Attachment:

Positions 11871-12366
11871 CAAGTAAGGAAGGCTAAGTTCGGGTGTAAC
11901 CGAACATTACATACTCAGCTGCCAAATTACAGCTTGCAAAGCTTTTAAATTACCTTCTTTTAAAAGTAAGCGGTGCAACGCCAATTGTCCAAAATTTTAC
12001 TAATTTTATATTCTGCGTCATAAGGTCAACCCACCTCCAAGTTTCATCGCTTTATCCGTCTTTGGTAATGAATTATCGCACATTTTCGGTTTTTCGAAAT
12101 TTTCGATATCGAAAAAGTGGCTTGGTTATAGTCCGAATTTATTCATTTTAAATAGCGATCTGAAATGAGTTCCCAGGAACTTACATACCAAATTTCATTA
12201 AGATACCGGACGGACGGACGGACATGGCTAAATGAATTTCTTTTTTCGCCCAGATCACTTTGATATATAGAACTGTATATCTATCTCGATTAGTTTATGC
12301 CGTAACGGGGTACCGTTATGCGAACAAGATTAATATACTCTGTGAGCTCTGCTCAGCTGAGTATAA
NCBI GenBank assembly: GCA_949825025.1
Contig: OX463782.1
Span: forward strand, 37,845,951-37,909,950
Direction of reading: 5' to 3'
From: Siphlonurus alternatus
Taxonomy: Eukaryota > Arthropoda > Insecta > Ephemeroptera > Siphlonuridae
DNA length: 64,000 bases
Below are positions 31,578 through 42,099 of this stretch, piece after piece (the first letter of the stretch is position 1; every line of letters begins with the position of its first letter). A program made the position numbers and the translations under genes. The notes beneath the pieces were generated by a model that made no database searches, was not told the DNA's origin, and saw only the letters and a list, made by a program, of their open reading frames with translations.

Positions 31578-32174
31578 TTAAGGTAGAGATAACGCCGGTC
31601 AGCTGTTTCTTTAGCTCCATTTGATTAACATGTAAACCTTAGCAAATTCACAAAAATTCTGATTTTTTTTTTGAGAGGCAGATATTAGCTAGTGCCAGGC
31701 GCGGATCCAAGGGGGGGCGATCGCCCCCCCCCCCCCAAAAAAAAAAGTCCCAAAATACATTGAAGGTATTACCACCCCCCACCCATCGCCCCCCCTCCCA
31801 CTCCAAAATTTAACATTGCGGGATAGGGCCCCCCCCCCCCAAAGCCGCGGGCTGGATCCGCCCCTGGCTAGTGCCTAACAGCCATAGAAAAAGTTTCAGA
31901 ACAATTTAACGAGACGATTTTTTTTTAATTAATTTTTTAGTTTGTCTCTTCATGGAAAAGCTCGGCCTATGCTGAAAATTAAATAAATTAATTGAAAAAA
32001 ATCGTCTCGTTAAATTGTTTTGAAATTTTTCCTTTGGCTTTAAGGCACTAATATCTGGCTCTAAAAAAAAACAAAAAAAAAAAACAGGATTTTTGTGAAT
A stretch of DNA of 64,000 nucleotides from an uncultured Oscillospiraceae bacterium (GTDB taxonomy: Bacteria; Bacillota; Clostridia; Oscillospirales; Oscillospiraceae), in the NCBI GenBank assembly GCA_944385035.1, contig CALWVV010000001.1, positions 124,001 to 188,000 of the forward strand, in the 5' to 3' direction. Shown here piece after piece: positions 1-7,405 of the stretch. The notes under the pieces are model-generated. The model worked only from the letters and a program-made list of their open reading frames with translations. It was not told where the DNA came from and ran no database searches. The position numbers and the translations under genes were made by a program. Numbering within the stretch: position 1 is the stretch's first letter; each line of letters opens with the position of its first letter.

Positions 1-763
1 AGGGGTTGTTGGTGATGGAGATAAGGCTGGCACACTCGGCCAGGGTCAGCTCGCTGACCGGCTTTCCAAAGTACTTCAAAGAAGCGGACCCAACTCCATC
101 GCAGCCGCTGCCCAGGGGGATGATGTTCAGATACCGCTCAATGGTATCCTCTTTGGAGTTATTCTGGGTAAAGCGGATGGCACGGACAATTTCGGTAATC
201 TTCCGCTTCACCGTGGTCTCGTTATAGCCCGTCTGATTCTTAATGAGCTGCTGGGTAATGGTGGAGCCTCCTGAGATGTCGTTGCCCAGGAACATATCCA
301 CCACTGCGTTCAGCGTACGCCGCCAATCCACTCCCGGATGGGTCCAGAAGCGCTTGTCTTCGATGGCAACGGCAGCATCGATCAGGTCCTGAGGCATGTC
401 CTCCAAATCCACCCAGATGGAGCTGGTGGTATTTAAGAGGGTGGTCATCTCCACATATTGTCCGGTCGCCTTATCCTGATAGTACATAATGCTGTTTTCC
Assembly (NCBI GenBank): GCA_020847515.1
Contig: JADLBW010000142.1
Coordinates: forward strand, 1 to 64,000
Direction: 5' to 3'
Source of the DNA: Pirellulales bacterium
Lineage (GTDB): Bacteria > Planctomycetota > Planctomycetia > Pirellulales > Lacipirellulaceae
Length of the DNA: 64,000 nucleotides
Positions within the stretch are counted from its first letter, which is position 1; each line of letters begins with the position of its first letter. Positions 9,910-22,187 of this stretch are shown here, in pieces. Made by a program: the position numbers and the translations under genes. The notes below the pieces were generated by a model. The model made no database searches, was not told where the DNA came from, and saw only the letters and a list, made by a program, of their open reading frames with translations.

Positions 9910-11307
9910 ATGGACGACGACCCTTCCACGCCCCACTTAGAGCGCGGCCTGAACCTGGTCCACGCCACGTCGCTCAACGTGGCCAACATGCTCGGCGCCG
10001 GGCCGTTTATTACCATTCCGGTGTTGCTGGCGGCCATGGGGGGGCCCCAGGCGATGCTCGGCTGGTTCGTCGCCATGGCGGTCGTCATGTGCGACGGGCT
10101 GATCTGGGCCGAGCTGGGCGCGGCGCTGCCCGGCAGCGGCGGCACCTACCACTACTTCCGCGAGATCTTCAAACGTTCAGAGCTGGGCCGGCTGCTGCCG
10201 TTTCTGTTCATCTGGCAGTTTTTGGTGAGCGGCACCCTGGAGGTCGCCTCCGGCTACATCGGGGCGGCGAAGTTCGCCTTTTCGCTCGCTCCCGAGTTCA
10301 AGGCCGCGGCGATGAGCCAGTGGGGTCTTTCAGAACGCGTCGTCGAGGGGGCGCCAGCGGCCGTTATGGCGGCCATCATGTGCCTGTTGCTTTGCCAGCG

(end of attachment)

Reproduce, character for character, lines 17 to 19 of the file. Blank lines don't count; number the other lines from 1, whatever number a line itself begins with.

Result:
31578 TTAAGGTAGAGATAACGCCGGTC
31601 AGCTGTTTCTTTAGCTCCATTTGATTAACATGTAAACCTTAGCAAATTCACAAAAATTCTGATTTTTTTTTTGAGAGGCAGATATTAGCTAGTGCCAGGC
31701 GCGGATCCAAGGGGGGGCGATCGCCCCCCCCCCCCCAAAAAAAAAAGTCCCAAAATACATTGAAGGTATTACCACCCCCCACCCATCGCCCCCCCTCCCA